Okay, a saddlebred rant, totally off topic from the rest of my posts...

So its Louisville, the biggest week of Saddlebred greatness in the world, I look forward to it like christmas… And I cant go, which is okay because USEF network provides free live feed… and I love it! Its a little glitchy this year but i think they will get it straightened out before the big dance on saturday… USEF is awesome for hosting this, and they occasionally advertise that it is on, on facebook. Well, the saddlebred world is really put down by the rest of the horse world which seems to hate us because we are different and people think we abuse our horses. Because we look different and ride different and our horses can do something theirs cant (rack and slow gait). They just dont understand us. So USEF advertises our show and all their dressage and hunter-jumper and 3 day eventers go APESHIT about how terrible we are and how our horses are abused and scared and blah blah blah we hate you. This happens every year. Sure, USEF supports us by hosting the feed, but maybe they could perhaps explain *why* they support us so these folks will understand and not blast them out of the water for showing our biggest show of the year? I get so angry… but i fear flame wars and thats where this is headed. I just want to say on the post that maybe USEF knows more about saddlebreds than you do. Ya know? If USEF supports such a cruel and abusive sport, maybe you should boycott them? I’m just saying.


100 HORSE BREEDS ↬ 30. Hackney

The Hackney Horse breed was developed in the 14th century in Norfolk when the King of England required powerful but attractive horses with an excellent trot, to be used for general purpose riding horses. Since roads were rudimentary in those times, Hackneys were a primary riding horse, riding being the common mode of equine transportation. The trotting horses were more suitable as war horses than amblers with their pacing gaits. As a result, in 1542 King Henry VIII required his wealthy subjects keep a specified number of trotting horse stallions for breeding use.

In about 1729 a Norfolk Trotter stallion and an Arabian stallion contributed to the foundation stock for the modern Hackney Horse. The resulting Norfolk Roadster, as it was known, was a heavily built horse that was used as a work horse by farmers and others. It was also a fast horse with good stamina.

Robert and Philip Ramsdale, father and son, took the Norfolk horses Wroot’s Pretender and Phenomenon to Yorkshire, where they bred them with Yorkshire trotting mares. In July 1800, the celebrated Hackney mare, Phenomenon, was backed to trot 17 miles in 56 minutes for a bet of £400, which she did in 53 minutes. In 1832, one of Phenomenon’s daughters, the 14 hands Phenomena, trotted 17 miles in only 53 minutes. During the 19th century, with the expansion of the railway, the Norfolk breed fell out of favor, to be revived later by the Hackney Horse Society. The Norfolk and Yorkshire Trotter were selectively bred for elegant style and speed, and were developed into the modern Hackney Horse. The brilliant gaits of the Hackney Horse, however, saved it from extinction, and began its use in the show ring. They are still extremely successful in harness, and can also produce very nice riding horses, many known for their ability in show jumping and dressage competition.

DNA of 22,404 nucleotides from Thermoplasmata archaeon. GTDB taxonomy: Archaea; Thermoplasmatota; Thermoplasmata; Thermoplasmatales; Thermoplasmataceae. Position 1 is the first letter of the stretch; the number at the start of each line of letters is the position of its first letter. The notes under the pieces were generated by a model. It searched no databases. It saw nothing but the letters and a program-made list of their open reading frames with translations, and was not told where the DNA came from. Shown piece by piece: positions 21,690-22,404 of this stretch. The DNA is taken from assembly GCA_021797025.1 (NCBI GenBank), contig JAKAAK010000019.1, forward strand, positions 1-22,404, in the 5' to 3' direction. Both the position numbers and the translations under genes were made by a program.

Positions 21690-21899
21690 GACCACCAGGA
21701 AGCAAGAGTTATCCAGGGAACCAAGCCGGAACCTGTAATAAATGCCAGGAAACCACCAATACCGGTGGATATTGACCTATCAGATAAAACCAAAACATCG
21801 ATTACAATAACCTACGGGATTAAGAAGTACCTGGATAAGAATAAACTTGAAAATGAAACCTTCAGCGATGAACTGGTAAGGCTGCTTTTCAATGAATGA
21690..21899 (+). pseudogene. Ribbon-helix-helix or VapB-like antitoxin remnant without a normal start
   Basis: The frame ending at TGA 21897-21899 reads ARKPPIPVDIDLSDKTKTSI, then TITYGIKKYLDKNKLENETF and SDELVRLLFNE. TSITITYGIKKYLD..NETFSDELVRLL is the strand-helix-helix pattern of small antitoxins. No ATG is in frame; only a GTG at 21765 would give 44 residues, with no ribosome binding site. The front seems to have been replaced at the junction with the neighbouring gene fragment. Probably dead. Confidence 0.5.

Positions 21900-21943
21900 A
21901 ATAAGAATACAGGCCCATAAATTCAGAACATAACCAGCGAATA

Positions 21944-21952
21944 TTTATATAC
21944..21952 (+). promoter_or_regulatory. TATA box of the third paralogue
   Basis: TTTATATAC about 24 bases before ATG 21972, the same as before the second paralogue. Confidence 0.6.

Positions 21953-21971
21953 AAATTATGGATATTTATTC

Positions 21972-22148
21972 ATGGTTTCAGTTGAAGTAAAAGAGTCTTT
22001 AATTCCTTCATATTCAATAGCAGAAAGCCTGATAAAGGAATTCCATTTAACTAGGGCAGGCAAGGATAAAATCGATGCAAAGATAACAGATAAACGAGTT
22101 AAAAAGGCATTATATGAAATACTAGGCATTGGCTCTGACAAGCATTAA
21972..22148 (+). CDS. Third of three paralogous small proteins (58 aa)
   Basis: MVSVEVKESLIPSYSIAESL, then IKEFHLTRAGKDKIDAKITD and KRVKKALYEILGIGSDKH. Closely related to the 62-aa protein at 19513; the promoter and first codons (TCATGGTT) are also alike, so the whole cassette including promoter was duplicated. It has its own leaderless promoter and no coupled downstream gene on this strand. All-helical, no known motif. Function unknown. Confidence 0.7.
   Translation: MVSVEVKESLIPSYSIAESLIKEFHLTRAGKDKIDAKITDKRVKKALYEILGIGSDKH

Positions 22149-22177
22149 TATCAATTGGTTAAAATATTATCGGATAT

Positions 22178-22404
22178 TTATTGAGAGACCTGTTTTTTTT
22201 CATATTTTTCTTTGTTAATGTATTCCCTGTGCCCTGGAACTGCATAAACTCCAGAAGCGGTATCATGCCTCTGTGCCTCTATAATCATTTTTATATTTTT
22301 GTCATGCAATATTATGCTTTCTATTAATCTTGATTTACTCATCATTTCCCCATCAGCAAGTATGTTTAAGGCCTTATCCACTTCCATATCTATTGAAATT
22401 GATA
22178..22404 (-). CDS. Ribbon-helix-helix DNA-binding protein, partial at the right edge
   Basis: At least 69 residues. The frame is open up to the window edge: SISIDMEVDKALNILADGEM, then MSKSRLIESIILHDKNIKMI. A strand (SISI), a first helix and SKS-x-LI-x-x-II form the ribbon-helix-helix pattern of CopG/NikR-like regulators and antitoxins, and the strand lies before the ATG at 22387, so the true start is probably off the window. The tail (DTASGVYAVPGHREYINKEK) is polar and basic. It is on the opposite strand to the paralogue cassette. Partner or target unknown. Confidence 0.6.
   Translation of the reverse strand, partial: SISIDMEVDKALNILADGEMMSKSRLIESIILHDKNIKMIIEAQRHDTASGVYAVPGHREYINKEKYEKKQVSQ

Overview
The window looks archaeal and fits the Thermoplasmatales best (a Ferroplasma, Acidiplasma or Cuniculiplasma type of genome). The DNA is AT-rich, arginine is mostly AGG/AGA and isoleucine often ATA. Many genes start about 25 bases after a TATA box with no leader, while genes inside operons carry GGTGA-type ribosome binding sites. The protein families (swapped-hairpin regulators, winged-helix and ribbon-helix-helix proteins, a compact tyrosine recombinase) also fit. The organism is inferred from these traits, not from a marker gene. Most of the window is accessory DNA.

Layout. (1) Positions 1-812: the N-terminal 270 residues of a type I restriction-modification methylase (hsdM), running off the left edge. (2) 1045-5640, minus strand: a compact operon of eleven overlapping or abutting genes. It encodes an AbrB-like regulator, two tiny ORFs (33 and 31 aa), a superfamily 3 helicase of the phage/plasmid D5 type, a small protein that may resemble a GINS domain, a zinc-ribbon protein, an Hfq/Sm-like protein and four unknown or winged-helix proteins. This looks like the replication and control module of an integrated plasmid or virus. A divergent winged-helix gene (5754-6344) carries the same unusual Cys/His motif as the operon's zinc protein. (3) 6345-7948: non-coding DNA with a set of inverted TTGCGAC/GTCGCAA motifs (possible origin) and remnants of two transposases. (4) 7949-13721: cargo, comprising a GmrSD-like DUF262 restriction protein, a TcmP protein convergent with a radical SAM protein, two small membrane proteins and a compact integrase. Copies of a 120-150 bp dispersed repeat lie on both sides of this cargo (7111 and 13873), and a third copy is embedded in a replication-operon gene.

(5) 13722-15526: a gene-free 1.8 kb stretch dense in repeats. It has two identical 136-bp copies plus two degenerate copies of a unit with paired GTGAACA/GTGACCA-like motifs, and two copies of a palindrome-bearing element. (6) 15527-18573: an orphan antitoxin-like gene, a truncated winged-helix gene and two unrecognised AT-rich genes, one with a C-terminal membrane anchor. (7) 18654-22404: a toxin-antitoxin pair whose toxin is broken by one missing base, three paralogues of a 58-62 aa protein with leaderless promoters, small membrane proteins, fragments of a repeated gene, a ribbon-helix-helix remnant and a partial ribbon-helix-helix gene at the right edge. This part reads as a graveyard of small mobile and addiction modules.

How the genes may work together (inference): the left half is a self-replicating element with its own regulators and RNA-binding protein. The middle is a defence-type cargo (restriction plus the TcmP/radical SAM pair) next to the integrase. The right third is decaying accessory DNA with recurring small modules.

In 1883, the Hackney Horse Society was formed in Norwich and the society’s stud book has records dating back to 1755 in the Hackney Stud Book. Alexander Cassatt was responsible for the introduction of the Hackney Pony to the United States. In 1878 he acquired 239 Stella in Britain and brought her to Philadelphia. In 1891, Cassatt and other Hackney enthusiasts founded the American Hackney Horse Society which is based in Lexington, Kentucky.

Hackneys come in both pony and horse height ranges, and are one of the few breeds that recognize both pony and horse sizes. The Hackney Pony was developed in the late 19th century, when Hackney horses were bred to various pony breeds in order to create a very specific type of show pony.

The Hackney Horse’s height ranges from 14.2 hands to 16.2 hands high. They may be any solid color, including bay, brown, chestnut, and black. Hackneys often have white markings, often due to the influence of sabino genetics.

The Hackney has a well-shaped head, sometimes with a slightly convex nose. Their eyes and ears are expressive and should show alertness. The neck is crested and muscular with a clean cut throat and jaw. The chest is broad and well-defined, the shoulder is powerful, long and gently sloping. The Hackneys have an average length of back, muscular, level croups, and powerful hindquarters. Their ribs are well-sprung. The tail is set high and carried high naturally. The legs are strong with broad, clean joints, long forearms and gaskins, with strong hocks, and pasterns medium in length, and are attached to round, fairly upright hooves.

In the trot, they exhibit showiness and an exaggerated high knee and hock action due to very good flexion of their joints. Their action should be straight and true with a distinct moment of suspension. The front legs reach up high with sharply bent knees that are stretched well forward with a ground covering stride. Their hind legs are well propelled underneath them in a similar exaggerated action. In addition to inherent soundness and endurance, the Hackney Horse has proven to be a breed with an easy, rhythmic canter, and a brisk, springy walk.